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The revolution under water

The majority of Norwegian food production no longer takes place in the field or in the barn.

Farmed salmon are not really tame, but neither are they wild. Between the sea and the fields we are creating a meeting place across species boundaries. PHOTO: Kallestad, Gorm.

Today more than 12 million meals are produced in Norwegian salmon cages. This is four times as much as the total meat production from Norwegian agriculture.The turn to salmon aquaculture can be seen as the most recent turn in the history of human domestication. Much of the food we take for granted today is the result of changes that were neither planned or predictable. The same is true for aquaculture: Salmon farming was originally conceived as a straightforward subsidiary income for farmers in the mountainous western districts of Norway, with small businesses and local owners. But in the 1990s the rules were changed. During the last 20 years Norway’s production of salmon has more than quadrupled, and ‘sustainable aquaculture’ is supposed to provide state revenue when the oil runs out.

Marianne Elisabeth LienMarianne Elisabeth Lien Foto: UiO

Welfare regulations

Can fish feel pain? The question has long been controversial among biologists, but Norway, like the EU, has recently decided to give salmon the benefit of the doubt. Fish have simply become animals, in the legal sense. This happened with the new Animal Welfare Act of 2010, which for the first time also included regulations for farmed fish. Salmon was thus entitled to the same kind of protection as four-legged animals like cows and sheep. As a consequence of this, the slaughterhouses for the fish have been remodeled so that the fish can be anesthetized before slaughter. Dimmers have been fitted to the lights so the fish do not become alarmed when they are turned on. Rubber soles dampen the sound of footsteps so that juvenile fish are not agitated. And Norwegian farmhands are educated on the salmon's natural needs, and are trained to find areas of improvement in their own workplace. Whether farmed fish are happier remains to be seen, but veterinarians and animal technicians are working systematically to learn what they can about the fish, and are gradually working towards establishing a conceptual and scientific basis from which to treat the fish as a sentient being.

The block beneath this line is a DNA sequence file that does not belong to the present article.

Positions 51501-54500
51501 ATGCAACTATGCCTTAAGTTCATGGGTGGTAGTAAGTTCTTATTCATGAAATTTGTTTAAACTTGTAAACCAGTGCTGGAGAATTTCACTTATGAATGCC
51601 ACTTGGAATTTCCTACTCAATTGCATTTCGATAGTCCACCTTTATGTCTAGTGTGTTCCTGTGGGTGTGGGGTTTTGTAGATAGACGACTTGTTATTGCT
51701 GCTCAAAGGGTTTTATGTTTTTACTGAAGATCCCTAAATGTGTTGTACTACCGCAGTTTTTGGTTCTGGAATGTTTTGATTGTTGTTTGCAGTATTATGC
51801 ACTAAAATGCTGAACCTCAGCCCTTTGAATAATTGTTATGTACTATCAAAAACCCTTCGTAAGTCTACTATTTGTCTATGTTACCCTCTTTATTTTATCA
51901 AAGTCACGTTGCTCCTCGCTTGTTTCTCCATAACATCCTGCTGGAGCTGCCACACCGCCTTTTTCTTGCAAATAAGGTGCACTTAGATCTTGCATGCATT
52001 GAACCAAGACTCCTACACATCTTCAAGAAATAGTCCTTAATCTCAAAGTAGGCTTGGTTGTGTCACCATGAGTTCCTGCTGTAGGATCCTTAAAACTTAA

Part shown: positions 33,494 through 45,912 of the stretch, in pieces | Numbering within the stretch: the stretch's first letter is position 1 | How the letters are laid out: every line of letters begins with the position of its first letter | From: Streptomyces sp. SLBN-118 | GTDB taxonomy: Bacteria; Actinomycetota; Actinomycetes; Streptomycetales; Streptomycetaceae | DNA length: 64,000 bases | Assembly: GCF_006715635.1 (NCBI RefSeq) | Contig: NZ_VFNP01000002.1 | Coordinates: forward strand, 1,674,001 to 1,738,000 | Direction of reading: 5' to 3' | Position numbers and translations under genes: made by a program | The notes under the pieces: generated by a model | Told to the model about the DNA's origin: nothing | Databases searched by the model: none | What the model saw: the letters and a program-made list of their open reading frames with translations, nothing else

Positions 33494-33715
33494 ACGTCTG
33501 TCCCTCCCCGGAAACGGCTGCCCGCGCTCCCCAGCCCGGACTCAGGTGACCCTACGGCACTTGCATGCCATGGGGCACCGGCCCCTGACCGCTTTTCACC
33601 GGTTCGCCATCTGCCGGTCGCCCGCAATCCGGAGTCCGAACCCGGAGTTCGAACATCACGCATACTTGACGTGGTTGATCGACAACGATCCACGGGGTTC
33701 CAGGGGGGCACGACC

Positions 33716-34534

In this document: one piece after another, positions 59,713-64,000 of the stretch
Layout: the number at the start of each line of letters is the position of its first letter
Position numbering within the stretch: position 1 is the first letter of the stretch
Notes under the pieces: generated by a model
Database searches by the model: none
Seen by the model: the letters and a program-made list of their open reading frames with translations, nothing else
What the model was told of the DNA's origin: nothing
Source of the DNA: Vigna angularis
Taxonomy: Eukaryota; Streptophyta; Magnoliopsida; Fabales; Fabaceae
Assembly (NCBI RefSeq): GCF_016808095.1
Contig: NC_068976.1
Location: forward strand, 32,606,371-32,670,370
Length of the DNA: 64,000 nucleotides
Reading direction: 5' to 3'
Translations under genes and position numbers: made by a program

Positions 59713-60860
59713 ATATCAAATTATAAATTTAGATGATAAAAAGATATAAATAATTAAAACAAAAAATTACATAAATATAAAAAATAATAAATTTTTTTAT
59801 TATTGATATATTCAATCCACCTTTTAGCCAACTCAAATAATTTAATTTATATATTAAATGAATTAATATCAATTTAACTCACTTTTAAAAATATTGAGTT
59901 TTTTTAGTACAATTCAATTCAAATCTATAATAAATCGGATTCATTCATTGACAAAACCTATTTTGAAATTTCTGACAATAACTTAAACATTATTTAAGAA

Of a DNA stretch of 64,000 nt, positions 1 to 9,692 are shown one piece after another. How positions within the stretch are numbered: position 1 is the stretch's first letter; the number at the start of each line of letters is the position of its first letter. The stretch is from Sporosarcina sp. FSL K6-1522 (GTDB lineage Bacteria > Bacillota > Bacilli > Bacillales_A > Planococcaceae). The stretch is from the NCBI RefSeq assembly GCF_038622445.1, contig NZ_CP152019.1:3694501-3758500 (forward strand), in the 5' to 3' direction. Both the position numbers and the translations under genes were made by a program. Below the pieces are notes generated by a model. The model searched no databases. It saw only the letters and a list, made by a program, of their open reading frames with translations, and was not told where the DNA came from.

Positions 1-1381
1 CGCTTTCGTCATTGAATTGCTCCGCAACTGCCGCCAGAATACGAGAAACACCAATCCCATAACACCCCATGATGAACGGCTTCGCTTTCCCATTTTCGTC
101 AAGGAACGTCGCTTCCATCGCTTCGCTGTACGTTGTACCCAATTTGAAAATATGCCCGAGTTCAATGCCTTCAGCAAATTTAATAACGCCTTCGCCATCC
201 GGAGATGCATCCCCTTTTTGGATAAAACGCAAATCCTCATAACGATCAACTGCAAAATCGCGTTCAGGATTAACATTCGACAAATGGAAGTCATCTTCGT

Care in the cage

Why is this happening now? One reason is that animal welfare has become more important than before. Consumers are concerned that the animals thrive. But the change is also happening because fish have become domestic animals: As we take responsibility for another being's life, we also develop new skills for caring for fish. Fish have become ‘animals’ as they are enrolled in a domestic setting, and live their lives in cages. Through fieldwork in manufacturing plants we have seen many instances of people caring for fish, such as workers that try to avoid casting shadows, speak softly and wait anxiously for the tiny fry to venture up to the surface. The welfare conditions for the salmon depend not only on legislation, but also on whether the employees are given room to exercise care for the fish, and take the steps they deem appropriate.

The tame and the wild

The so-called Neolithic Revolution created new conditions for human life and lasting changes in the way we organize society. Many changes allegedly as domestication of plants and animals provided the main source of food, such as a more complex division of labour, city-states, and eventually private ownership. But the shift left traces on our conceptual understanding too: The field and the barn became "culture" while everything outside gradually came to be seen seen as "nature".

The term domestication derives from Domus, which  is the Latin name for the house. This distinction between nature and culture helps us to organize the world: Culture is the "tame", that which we protect and control, while nature is the "wild", and ideally untouched by humans. But the distinctions are difficult to draw in practice. Domestication is only rarely a result of human ingenuity, and is now increasingly studied as an unpredictable two-way process.

Species boundaries

Farmed salmon are not really tame, but neither are they wild. Through aquaculture, we have created an interface between the wild and the farmed, which is also a site of gathering for species boundaries that does not fit into the traditional distinction between nature and culture, or between hunting and animal husbandry.

 

This article was previously published in Norwegian in Aftenposten Viten

By Marianne Elisabeth Lien, professor of social anthropology. Translated by Matthew Rix Whiting
Published Nov. 18, 2014 2:27 PM - Last modified Sep. 21, 2016 11:09 AM